US – Bechtel has been given the greenlight to start preliminary construction work on two Texas-based LNG plants – NextDecade’s Rio Grande project and the Sempra-led Port Arthur LNG facility, according to Bloomberg. While the US LNG players have issued limited notice to proceed, the pair still need to wrap up financing before major construction work can commence.

Golden Pass LNG partners QatarEnergy and ExxonMobil have scrapped their marketing entity Ocean LNG, with the move coming six years after the pair established the venture with the aim of marketing the volumes from the Texas plant. The pair will now independently market their respective share of LNG from Golden Pass, with market observers suggesting the move to wind down Ocean LNG was no surprise given QatarEnergy’s push to become a world leader in LNG trading.

Exxon posted its highest quarterly profit ever last Friday, smashing analyst forecasts and topping its oil major peers with Q3 profits of nearly USD 20 billion. The result was buoyed by record Permian production, rising production in Guyana and soaring hydrocarbon prices. Meanwhile Chevron recorded its second best quarterly performance, with the US major’s result also propelled by record Permian production.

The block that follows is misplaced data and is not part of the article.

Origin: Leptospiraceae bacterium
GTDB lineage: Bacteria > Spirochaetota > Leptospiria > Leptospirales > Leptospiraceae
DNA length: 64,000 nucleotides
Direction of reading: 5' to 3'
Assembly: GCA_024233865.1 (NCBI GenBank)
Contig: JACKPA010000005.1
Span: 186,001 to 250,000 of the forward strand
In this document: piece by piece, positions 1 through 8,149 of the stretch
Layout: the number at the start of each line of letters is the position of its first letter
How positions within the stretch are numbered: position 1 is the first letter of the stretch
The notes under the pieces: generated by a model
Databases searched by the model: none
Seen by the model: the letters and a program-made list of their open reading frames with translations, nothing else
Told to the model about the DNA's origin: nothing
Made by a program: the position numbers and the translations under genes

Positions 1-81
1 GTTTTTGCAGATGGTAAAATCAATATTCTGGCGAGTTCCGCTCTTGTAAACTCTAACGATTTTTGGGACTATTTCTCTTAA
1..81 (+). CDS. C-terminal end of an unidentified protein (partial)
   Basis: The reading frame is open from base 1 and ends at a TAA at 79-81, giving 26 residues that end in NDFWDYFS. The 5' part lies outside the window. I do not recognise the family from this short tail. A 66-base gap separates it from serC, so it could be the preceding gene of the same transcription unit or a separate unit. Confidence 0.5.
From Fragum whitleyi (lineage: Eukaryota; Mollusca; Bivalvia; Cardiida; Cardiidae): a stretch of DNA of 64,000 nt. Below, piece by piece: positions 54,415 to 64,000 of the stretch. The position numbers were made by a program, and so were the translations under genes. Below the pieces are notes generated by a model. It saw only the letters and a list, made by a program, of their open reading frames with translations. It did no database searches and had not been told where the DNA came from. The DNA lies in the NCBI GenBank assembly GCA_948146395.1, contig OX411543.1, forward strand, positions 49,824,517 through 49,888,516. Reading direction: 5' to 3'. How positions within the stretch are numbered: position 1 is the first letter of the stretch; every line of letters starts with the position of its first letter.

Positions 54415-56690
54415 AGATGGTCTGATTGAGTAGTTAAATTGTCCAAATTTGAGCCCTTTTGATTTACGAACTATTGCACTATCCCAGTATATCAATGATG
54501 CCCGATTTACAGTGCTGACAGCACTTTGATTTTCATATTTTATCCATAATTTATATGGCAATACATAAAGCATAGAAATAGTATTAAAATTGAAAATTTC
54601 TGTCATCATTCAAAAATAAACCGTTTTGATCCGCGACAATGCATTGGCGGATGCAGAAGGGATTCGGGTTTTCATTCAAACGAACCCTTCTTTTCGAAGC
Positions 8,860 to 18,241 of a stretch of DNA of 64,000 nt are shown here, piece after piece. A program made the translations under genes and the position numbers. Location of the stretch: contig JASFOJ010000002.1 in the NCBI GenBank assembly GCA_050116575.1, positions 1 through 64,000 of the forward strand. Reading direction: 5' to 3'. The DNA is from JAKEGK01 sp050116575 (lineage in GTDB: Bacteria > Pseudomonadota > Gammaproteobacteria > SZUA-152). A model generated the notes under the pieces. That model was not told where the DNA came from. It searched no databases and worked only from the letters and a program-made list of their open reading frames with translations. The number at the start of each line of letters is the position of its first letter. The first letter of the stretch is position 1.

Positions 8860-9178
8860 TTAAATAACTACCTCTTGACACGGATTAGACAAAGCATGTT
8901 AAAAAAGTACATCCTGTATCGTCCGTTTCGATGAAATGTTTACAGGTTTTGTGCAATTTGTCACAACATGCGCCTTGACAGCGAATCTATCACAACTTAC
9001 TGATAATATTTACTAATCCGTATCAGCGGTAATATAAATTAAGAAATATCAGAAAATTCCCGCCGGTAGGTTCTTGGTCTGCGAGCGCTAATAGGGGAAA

At his first Prime Minister's Questions (PMQs) last Wednesday, newly-appointed UK Prime Minister Rishi Sunak committed to reinstating the ban on hydraulic fracturing – or fracking – a little over a month since his predecessor Liz Truss lifted the moratorium introduced in 2019. Interim chairman for UK shale player IGas Chris Hopkinson said the proposed ban would be a “slap in the face for millions of people dealing with the energy and cost of living crises in Britain.”

Shell brushed off a weaker performance by its Integrated Gas business to record its second-highest quarterly profit in the firm’s history. Following a strong Q3 performance, Shell said it will increase its Q4 dividend and buyback USD 4 billion of shares before the Q4 results announcement in February 2023.

UK’s Centrica has announced that it reopened Rough, the country’s biggest gas storage site offshore Yorkshire that was decommissioned in 2017, after having completed significant engineering upgrades over the summer, the company said last Friday. With Rough adding 50% to the UK's gas storage capacity, the move has raised questions on the economic viability of the facility’s reopening, as it might prove counter-intuitive for prices next winter.

Contact the editor:

Jana Sutenko
[email protected]